There’s no doubt that 2020 has not been a typical year for any of us. I’m one of those people who actually likes change, and often bring it on myself. But when that change lasts for months on end, I too, begin to feel that strain and toll: emotionally, physically, mentally, and spiritually.
Earlier this year, just as the coronavirus was making headlines in the US, I was stepping into a new role as advocate and caregiver to my mom. The heart valve replacement surgery she had in October 2019 was intended to be life-giving, but instead brought deterioration to her mind and body and she went to be with Jesus a little over four months later.
As I faced the darkest and saddest of times, I found myself grieving in a very lonely way as the stay-at-home orders were issued, church services canceled and coffee shops closed. There I stood six feet away from a co-worker with tears falling down my face as I recounted the last moments by my mother’s side, and I was being consoled with a virtual hug.
This isn’t how God designed us.
How could I be in this state of vulnerability and also be strong for others?
We’re relational, made to be in community with one another, to hug and offer a caring touch, and to cry on one another’s shoulder. It was then in my own personal grief of losing my mom that I realized that everyone, everywhere, was grieving as life as we knew it was completely disrupted. At this moment, the entire world was experiencing loss at the same time. As a wife, a mother, a friend, a leader and a boss, how was I going to continue to process my own grief and also support and care for those around me? How could I be in this state of vulnerability and also be strong for others?
“But he said to me, ‘My grace is sufficient for you, for my power is made perfect in weakness.’ Therefore I will boast all the more gladly about my weaknesses, so that Christ’s power may rest on me. That is why, for Christ’s sake, I delight in weaknesses, in insults, in hardships, in persecutions, in difficulties. For when I am weak, then I am strong.” (2 Cor. 12:9-11)
Serving the most vulnerable and going to the hard places is who we are at Food for the Hungry. The pandemic may alter how we deliver our programs for a time, but it only strengthens the resilience of our communities as they pivot and support one another through shared challenges, truly bringing lasting transformational change. As more stories of hope emerge from the fields where we work, it continues to encourage my heart and remind me that when we are weak, he is strong. In my broken and grieving state, I began to show his strength by serving others. I had been praying often for my staff, but missing our in-person interactions since the office had closed.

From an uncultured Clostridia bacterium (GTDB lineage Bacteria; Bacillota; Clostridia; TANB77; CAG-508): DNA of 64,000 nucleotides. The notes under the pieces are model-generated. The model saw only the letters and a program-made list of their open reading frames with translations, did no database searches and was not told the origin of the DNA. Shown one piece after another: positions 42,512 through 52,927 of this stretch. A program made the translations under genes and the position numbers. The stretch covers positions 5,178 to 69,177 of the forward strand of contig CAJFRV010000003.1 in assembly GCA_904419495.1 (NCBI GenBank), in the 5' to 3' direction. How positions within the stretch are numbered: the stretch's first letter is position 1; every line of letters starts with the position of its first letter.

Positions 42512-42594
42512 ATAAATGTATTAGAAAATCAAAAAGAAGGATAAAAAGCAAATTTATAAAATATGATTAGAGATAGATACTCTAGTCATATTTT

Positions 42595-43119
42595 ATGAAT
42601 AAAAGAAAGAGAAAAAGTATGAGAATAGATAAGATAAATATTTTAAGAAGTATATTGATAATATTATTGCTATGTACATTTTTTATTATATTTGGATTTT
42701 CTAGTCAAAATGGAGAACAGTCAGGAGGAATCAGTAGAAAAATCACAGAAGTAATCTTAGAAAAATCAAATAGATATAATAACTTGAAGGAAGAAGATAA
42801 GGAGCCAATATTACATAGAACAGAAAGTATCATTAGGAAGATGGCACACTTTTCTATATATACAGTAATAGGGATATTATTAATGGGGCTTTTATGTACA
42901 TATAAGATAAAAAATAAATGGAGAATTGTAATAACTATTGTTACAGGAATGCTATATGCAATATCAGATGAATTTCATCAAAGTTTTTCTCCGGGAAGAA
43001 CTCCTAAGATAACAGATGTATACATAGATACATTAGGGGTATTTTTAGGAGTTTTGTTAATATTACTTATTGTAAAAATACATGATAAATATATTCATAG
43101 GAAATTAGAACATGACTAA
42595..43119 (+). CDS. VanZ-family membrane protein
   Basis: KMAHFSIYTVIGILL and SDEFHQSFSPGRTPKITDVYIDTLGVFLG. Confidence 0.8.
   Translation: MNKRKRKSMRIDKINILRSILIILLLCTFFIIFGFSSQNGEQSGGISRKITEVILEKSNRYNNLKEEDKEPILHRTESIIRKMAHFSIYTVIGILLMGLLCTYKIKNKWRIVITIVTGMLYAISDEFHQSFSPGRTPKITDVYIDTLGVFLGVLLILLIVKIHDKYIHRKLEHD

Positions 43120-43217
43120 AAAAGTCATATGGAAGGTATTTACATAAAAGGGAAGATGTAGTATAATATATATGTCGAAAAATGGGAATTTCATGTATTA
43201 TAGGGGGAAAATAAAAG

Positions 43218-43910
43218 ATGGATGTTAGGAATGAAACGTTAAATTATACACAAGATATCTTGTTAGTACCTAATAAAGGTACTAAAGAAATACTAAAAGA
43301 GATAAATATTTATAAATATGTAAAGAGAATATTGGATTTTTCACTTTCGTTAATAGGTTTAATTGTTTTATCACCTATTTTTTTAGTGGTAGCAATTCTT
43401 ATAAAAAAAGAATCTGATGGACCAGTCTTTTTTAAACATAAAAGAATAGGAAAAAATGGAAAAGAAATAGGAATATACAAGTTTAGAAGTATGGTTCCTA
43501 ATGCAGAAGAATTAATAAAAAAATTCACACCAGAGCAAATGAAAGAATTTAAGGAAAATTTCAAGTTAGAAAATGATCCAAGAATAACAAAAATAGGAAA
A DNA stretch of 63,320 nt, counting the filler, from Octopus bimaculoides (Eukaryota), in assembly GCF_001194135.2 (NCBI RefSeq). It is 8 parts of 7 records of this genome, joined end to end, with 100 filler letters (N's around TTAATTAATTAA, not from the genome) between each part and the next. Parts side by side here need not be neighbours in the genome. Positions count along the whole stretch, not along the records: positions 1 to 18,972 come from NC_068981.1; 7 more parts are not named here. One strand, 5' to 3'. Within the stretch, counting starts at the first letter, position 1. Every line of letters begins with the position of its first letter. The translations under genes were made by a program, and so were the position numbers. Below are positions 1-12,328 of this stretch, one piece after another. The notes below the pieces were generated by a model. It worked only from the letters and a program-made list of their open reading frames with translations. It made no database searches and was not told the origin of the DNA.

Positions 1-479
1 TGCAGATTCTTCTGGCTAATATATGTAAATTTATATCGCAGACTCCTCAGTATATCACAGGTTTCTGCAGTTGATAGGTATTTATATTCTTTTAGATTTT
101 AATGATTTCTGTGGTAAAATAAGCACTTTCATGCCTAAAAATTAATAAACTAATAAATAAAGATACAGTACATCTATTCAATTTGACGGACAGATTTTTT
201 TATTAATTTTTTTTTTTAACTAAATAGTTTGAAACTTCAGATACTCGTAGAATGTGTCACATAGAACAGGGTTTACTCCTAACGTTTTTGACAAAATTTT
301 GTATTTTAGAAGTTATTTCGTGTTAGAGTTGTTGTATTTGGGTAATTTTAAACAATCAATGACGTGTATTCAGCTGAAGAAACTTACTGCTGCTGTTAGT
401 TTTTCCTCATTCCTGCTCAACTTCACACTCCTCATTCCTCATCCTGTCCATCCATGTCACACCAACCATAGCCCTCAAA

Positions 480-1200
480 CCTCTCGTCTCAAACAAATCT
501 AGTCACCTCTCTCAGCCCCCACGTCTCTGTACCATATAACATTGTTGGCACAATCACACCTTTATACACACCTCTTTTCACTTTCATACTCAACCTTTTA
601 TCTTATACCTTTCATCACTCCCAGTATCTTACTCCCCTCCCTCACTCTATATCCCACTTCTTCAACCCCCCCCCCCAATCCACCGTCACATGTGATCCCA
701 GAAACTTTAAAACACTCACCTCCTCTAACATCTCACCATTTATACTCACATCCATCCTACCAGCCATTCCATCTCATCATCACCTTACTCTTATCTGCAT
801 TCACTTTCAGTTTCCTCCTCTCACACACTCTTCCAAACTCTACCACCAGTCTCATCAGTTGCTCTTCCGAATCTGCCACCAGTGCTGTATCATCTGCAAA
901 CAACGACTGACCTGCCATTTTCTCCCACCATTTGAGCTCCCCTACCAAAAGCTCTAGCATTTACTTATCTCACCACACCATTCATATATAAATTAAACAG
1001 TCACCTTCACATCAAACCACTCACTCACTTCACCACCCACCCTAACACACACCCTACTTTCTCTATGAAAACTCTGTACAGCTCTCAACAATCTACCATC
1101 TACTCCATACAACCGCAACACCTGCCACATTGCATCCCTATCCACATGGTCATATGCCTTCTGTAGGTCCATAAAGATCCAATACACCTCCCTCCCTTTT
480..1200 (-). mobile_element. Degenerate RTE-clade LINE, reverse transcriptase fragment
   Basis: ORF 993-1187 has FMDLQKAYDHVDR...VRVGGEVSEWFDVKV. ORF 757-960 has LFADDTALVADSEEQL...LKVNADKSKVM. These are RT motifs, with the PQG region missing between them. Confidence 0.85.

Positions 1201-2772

As leaders, we have had to be more intentional about bringing our teams together, and I’m not talking about the endless virtual meetings we’ve all been attending. I’m talking about space for non-work conversations, encouragement and opportunities to share life together. Those “drop-ins” that naturally happened when we were in the office together.
What ways have you found to reconnect and re-energize your staff?
Pick up a pack of blank note cards and take some time to write a thoughtful message to each person.
Pick up a pack of blank note cards and take some time to write a thoughtful message to each person. It’s such a simple idea, but so meaningful. You could also include a $5 gift card to a fast-food restaurant. A 20-minute break away from the house to grab an iced tea is very welcomed these days! Pull the team together for a virtual call where you don’t talk about work, and where it’s okay to wear your PJ’s!
Open a Google doc and share prayer requests or praises with one another. Invite the team to add encouraging notes to a Kudo board for someone’s birthday or special celebration. For teams who are based in the same city, find local opportunities to serve together by doing a food collection or distribution. These are just some of the ways I’ve found effective in keeping our teams connected and encouraged as they press forward in their work and our vision to end all forms of human poverty worldwide.
Brenda Long has more than 25 years of experience providing excellent technical and operational support and leadership to both domestic and international teams. She serves as the Senior Director of Infrastructure Operations at Food for the Hungry which is gearing up to celebrate its 50th year of providing purposeful relief and development in the fight against poverty. Brenda is a member of Christian Leadership Alliance’s national Advisory Council.